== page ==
There are four techniques for observing chargeability: two using a charging current that is turned abruptly off so that discharging can be observed in the time domain, and two in which the dispersive nature (or effect as a function of frequency) of the phenomenon is observed in the frequency domain.

Two types of time domain data


Consider the experiment illustrated in the following figure. Current, \(I\), is injected into the ground at the source electrodes and voltage, \(V\), is measured at the potential electrodes. The source is DC (direct current) in the sense that when it is on, there is no variation. However, in this case it is turned on and off with a duty cycle as shown above. Two methods of measuring chargeability in the time domain are described below.

  1. The following is a definition of chargeability but it is not possible to measure it exactly in the field. The figure to the right shows voltage measured when the transmitter is first turned on and then turned off some time later. Using parameters from this figure, one definition of chargeability is \(M = V_S / V_P\) where \(V_S\) and \(V_P\) are the steady state and “secondary” potentials, respectively.

    • The leading edge potential \(V_{\sigma}\) is what would be measured in the absence of chargeability. This potential would yield the ground’s resistivity.

    • The steady state, \(V_P\) (with a subscript m in the figure above), often referred to as the primary potential, is the combined effect of current flowing in the ground and charges built up under the influence of the imposed electric field.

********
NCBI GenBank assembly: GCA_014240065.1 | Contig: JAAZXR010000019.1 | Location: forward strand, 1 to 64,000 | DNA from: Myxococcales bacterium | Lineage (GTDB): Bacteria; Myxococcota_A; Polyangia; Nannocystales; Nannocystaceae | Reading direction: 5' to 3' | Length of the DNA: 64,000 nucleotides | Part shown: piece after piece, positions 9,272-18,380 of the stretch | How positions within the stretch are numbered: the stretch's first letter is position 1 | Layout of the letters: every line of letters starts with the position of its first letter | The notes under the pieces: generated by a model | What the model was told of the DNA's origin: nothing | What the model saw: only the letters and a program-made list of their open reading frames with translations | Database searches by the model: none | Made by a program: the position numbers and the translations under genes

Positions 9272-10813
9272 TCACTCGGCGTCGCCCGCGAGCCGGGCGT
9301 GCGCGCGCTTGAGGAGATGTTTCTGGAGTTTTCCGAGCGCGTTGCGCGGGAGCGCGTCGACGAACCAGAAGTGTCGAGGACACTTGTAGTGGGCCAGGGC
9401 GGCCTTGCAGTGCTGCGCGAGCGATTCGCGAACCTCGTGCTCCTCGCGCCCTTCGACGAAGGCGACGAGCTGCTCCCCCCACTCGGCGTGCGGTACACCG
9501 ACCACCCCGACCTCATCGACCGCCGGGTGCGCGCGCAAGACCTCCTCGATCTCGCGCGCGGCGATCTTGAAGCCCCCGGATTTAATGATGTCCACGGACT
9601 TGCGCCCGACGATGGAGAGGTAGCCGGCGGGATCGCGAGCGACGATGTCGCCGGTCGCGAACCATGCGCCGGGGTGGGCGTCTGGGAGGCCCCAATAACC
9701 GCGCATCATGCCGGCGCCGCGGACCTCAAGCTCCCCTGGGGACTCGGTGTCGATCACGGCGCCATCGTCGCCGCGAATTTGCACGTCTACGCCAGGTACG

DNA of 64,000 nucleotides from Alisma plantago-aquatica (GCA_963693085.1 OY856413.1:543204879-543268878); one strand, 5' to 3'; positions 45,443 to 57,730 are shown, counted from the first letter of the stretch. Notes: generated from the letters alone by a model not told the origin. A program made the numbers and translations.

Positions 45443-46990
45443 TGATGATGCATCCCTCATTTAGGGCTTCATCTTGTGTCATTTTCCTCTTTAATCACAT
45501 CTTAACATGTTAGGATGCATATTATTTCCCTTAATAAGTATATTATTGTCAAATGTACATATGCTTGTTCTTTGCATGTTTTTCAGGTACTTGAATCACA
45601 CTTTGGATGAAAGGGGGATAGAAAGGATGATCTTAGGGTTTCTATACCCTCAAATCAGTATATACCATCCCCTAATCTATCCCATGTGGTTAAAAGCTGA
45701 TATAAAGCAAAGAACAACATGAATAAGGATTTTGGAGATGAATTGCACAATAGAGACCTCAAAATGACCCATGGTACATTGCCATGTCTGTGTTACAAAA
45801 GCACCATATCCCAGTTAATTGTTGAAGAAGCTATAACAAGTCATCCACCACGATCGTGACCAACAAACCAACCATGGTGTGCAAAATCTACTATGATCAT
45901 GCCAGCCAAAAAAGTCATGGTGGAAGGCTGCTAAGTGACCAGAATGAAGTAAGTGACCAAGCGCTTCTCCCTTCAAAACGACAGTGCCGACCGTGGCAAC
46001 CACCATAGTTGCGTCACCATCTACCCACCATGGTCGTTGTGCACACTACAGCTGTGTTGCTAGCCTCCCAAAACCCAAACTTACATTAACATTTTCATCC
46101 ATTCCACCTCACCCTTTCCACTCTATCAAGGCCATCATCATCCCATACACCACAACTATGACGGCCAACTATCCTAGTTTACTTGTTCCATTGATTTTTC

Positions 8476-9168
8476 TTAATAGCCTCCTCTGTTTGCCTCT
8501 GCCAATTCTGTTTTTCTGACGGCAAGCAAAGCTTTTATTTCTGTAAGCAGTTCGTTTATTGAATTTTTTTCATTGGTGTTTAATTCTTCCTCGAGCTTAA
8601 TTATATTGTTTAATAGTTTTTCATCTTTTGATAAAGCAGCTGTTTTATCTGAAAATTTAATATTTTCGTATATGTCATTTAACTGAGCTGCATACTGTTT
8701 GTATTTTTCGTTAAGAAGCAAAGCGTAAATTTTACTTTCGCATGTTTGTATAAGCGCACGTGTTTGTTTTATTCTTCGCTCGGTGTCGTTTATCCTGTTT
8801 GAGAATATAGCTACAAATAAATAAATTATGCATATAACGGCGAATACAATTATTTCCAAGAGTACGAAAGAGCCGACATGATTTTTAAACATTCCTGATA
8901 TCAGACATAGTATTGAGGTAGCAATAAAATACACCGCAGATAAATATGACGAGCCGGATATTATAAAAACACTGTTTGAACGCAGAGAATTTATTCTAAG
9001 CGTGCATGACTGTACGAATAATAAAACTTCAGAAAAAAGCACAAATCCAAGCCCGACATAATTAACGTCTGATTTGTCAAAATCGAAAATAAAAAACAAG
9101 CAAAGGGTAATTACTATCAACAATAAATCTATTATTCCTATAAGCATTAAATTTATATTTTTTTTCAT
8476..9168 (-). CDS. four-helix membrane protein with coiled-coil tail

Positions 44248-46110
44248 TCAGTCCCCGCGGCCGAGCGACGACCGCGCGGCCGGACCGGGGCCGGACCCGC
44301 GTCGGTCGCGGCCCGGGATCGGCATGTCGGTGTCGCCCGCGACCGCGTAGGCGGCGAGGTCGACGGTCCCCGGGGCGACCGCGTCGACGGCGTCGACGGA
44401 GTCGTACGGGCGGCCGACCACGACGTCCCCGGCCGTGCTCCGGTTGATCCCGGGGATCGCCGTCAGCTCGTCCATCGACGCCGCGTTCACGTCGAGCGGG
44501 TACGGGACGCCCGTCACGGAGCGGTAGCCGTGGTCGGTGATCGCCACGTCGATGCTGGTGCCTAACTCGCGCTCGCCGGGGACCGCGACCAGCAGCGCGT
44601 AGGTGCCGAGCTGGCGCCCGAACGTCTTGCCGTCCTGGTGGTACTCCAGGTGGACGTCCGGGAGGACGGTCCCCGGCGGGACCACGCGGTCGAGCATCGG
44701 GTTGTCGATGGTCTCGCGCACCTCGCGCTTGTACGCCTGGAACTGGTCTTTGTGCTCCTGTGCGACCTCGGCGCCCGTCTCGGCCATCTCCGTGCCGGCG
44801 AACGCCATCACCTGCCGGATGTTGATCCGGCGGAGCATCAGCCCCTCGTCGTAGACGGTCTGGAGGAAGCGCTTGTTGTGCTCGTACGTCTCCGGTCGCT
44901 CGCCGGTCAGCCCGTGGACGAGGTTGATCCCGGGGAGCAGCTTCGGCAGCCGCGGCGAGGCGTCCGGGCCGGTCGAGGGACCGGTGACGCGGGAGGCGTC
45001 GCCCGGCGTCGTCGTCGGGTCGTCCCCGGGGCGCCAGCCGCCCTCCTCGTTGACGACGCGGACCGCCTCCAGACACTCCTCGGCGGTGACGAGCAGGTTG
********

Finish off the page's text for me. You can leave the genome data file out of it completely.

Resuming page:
• The secondary potential is entirely due to the charge imbalance resulting from the build-up of charge.

    • Using this form, chargeability \(M\) will be \(0 ≤ M < 1\). If \(M = 0\) the measured potential will follow the input current waveform exactly with no charging or discharging involved, as shown in the first column of the figure above.

  2. The most commonly measured form of time domain IP is the normalized area under the decay curve. It can be represented by the following equation, using parameters specified in the adjacent figure. The decaying potential that follows \(V_s\) is written as \(V_s (t)\).

Chargeability, \(M\), is essentially the red area under the decay curve, normalized by the source voltage.

\[M = \frac{1}{V_P} \int \! V_S(t) \, \mathrm{d}t\]

Integrated Chargeability

The integrated chargeability (\(M\)) characterizes the quantity of potential energy stored within a chargeable rock due to the accumulation of ionic charges. The integrated chargeability is defined as the area under the discharge curve normalized by the DC voltage (\(V_m\)):

\[M = \frac{1}{V_m} \int_{t_1}^{t_2} V_{off}(t) \, dt\]

Numerical values for the integrated chargeability are typically given in ms.

For practical measurements, we do not integrate over the entire discharge curve. Instead, a finite interval of integration is chosen. For example, the Newmont standard chargeability integrates from t = 0.15 s to 1.1 s.

Two types of frequency domain data

An oscillating source current can be employed to observe chargeability. The measurements are often still referred to as “DC resistivity” because the frequencies are relatively low. The resulting data will include (i) a “DC resistivity” based upon the voltages measured with the lowest source frequency, and (ii) a chargeability based upon the measurements explained next. Two methods of measuring chargeability in the frequency domain are described below.